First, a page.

Odds of finding love in Clark County reverse at 40

Singles in Clark County find search for a mate can be challenging experience, despite number of options available locally, online

By Paris Achen, Columbian courts reporter

Published:

 
photoClick on chart to enlarge.

All the romantic hoopla on Valentine’s Day may cause some singles to wonder what their chances are of finding “the one.” Although the answer is unknown, the ease or difficulty in finding a mate may vary according to age, sex and the frequency one visits certain settings where singles are statistically most likely to find their other half, according to experts.

Hottest singles bars

According to three Vancouver 20-somethings, Angelo Adside, Alicia Salazar and Franca Ramirez

Tuesdays

The Brickhouse and Lindo’s

Mexican Restaurant & Cantina

Wednesdays

Lindo’s Mexican Restaurant & Cantina

Thursdays

Dodge City and

The Avenue

Fridays and Saturdays

The Brickhouse and

The Atrium

About 118,839, or more than 28 percent, of Clark County’s population, ages 20 and older, is single, according to the Census Bureau’s American Community Survey.

Local dating prospects are relatively easy to chart by census figures on marital status. But today’s singles have a world of choices beyond their immediate county, state and nation thanks to the Internet. Interestingly, that expanded pool hasn’t made the mating game any easier to win due to changes in society. Finding a partner is difficult, but knowing the reality of who’s available and where to meet them can help singles improve their chances of finding their Valentine.

Pepper Schwartz, a sociology professor from the University of Washington and author of more than a dozen books on love, compares searching for a mate with a job hunt.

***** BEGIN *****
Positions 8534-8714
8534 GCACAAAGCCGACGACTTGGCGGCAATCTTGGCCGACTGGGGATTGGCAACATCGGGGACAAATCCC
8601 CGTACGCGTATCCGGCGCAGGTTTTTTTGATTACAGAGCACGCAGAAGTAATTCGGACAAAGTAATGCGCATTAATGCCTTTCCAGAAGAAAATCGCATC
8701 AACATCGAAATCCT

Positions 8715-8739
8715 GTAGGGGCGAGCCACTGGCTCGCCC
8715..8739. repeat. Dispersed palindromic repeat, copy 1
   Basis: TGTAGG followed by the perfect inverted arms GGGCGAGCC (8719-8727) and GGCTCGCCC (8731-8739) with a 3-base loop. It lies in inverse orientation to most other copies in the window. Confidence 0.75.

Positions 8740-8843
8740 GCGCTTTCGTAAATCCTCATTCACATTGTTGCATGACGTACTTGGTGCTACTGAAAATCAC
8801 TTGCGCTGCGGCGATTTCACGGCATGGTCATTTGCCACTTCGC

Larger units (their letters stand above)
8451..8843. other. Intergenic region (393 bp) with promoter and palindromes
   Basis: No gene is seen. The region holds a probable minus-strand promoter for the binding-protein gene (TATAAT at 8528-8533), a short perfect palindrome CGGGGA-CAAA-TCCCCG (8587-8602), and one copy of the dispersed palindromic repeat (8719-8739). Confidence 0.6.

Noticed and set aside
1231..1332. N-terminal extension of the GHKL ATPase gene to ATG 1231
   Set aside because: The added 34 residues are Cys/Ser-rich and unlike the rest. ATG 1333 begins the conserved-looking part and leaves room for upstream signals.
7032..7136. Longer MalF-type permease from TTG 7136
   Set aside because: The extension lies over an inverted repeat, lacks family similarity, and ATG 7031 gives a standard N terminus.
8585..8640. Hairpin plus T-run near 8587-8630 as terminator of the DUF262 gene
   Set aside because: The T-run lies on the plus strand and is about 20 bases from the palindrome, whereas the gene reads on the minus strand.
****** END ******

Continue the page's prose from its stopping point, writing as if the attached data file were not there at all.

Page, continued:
“You’ve got to have moxie to get anything done,” Schwartz said.

Late bloom of love

Census figures indicate the challenge of finding a partner intensifies with age, especially for women. Many people marry at later ages than past generations and often aren’t ready to make the vows until well after their greatest moments of opportunity (i.e. high school and college) have passed. Some find themselves unexpectedly single again after a divorce or death of a spouse.

Both men and women are marrying at later ages than they did in the past. That trend is more noticeable among women, who commonly attend college and launch a career before getting married, unlike many of their predecessors.

“They have more choices in life,” said Lindsey Wilkinson, sociology professor at Portland State University.

The median age of marriage for women is now 26 compared with 20 in 1950, according to the Census Bureau. The average for men is 28, up from 23 in 1950. The drawback of that trend is when people are ready to marry, they have already passed up the best opportunities to find someone.

“After high school and college, people are out of an easy pool of eligible people,” Schwartz said. “That makes dating more difficult than going out with the girl you grew up with or the girl you met at a sorority mixer.”